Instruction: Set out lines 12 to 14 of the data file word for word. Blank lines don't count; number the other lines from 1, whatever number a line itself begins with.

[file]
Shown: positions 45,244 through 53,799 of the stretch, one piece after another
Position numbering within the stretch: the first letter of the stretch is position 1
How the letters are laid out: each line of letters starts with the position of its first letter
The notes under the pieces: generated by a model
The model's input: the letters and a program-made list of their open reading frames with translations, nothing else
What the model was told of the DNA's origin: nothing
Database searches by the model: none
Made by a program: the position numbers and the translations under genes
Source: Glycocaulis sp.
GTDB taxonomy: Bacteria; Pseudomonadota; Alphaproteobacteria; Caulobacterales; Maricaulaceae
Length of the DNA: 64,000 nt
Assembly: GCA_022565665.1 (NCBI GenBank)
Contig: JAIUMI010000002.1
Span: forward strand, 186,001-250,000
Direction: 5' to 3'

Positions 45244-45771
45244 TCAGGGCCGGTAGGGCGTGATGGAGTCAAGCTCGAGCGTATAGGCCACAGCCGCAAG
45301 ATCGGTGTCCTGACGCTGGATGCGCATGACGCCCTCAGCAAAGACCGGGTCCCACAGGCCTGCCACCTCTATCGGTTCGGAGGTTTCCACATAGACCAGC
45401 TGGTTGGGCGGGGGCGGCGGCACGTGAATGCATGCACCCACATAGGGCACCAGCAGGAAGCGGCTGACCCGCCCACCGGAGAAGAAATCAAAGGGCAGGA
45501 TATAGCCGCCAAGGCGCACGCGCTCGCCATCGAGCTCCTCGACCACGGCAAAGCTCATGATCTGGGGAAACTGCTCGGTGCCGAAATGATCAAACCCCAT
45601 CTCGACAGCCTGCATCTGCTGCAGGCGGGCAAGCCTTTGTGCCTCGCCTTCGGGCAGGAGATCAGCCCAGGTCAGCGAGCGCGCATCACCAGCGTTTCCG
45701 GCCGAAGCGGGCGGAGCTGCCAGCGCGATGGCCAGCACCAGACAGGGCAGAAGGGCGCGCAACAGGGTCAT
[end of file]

Assembly: GCA_022565665.1 (NCBI GenBank)
Contig: JAIUMI010000002.1
Span: forward strand, 186,001-250,000